Digital Platform Aims to Close the Gap Between Restaurants and Vendors

Horchata de Nueva York, by Esquared Hospitality, is one of the brands using Dine Market to connect vendors and restaurants.
Horchata de Nueva York, by Esquared Hospitality, is one of the brands using Dine Market to connect vendors and restaurants. Image Used with Permission

Guy Praisler had no idea what he was getting into, which, he now freely admits, might be the exact reason he decided to give the restaurant industry a shot in the first place.

The enterprise hardly went as planned. When he watched his friend clocking 6:30 a.m. to 11 p.m. workdays—with a family and little profit to show for it—Praisler convinced him to sell and move on to a different venture.

The experience led Praisler back to what he knows best.

“I’m used to getting into a place and understanding how it works, and translating that into technology—how to take the processes businesses are using and make it efficient,” he says.

After consulting with a group of restaurants, Praisler realized his pitfalls were a common problem in the field. The relationship from vendor to restaurant was convoluted at best, leading him to search for a better, more integrated option—something that wasn’t caged in by a spreadsheet. When the pursuit didn’t satisfy Praisler, he decided to address it himself. In 2011, Praisler began working on Dine Market, which recently released a mobile platform and has around 300 New York City restaurants on board, including industry namesakes Daniel Boulud, Bobby Flay, Josh Capon, and recently, Marcus Samuelsson.

The cloud-based platform’s goal is to create a seamless digital marketplace for both parties. “The guy doing the purchasing can now have it in his hand,” Praisler says. “The actual person doing the recipe costing can do it himself. The chef, the owner, the manager, can open the website or the app and get a good picture of what’s going on in the business. I think that’s what makes it efficient. Because now they have information and they can take action in real time.”

Restaurants can place and manage their supply orders, with a 2 percent cost being charged to the vendor on each transaction. The service is free for restaurants.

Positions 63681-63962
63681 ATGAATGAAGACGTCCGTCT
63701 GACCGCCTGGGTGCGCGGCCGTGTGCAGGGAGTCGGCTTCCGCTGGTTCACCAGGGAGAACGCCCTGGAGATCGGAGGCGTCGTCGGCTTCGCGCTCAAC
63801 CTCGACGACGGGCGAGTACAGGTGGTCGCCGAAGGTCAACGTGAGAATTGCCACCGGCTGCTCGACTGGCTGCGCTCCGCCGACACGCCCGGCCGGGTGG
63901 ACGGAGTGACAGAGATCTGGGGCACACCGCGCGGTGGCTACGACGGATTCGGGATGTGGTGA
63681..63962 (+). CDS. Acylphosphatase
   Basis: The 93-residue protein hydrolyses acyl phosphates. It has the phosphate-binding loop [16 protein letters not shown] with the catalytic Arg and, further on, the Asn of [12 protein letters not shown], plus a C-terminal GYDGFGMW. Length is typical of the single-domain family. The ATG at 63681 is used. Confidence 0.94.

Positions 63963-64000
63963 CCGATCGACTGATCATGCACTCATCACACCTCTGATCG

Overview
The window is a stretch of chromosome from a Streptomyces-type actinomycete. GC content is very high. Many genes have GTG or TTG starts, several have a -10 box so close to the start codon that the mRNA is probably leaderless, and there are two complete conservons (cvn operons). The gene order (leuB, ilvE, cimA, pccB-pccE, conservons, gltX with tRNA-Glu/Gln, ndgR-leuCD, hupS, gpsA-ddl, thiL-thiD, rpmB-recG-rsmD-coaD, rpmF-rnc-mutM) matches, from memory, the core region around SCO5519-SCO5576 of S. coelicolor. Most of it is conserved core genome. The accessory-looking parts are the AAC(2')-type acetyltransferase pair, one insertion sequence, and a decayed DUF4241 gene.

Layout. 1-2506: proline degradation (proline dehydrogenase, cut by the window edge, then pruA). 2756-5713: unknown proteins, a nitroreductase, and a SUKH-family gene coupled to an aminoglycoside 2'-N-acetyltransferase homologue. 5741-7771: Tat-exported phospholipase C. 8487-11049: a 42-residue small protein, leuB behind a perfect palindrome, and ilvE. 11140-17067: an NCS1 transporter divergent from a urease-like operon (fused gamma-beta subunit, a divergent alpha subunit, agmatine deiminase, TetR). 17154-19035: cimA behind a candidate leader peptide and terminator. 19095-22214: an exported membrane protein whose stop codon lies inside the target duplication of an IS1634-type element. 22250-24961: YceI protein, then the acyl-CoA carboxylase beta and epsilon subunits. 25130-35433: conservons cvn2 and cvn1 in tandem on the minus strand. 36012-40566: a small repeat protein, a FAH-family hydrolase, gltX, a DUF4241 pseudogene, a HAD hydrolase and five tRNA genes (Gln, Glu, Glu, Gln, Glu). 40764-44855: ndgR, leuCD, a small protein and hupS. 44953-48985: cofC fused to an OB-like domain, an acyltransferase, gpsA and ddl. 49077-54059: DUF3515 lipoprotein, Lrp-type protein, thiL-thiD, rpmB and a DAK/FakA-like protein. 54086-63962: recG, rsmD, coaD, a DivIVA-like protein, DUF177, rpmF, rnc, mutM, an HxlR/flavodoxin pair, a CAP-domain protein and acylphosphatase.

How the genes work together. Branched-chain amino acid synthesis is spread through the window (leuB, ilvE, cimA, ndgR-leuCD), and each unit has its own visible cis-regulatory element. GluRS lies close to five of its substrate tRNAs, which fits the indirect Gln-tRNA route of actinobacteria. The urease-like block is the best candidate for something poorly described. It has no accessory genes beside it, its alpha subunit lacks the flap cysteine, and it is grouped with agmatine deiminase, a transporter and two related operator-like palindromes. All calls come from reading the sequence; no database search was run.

Purveyors can also compare real-time prices from different vendors, and check a recipe calculator that shows how much each menu item will actually cost.

Praisler explains that this helps restaurants follow trends, as prices for certain items continue to fluctuate. “We know that their profit margin is very small, and as soon as a couple of items change on the recipe, it can change a lot on their availability. Today, there’s really no way to see it in real time.”

In this quarter, Praisler expects Dine Market to grow throughout the east coast and reach the west coast. He says setting up relationships with vendors, who will then bring on their own restaurant clients, will expand the platform quickly. They’ve recently hired a marketing and sales team, he adds.

“This is a very complicated industry,” Praisler says. “The first year in business, we were very focused on one group and after a little bit, an additional group joined the system. We learned from them, learned the business model, learned the industry. … It was important to figure out what works, what’s important, what kind of tool and service we can be, and how we can help the industry. We’re going to continue doing that.”

Danny Klein

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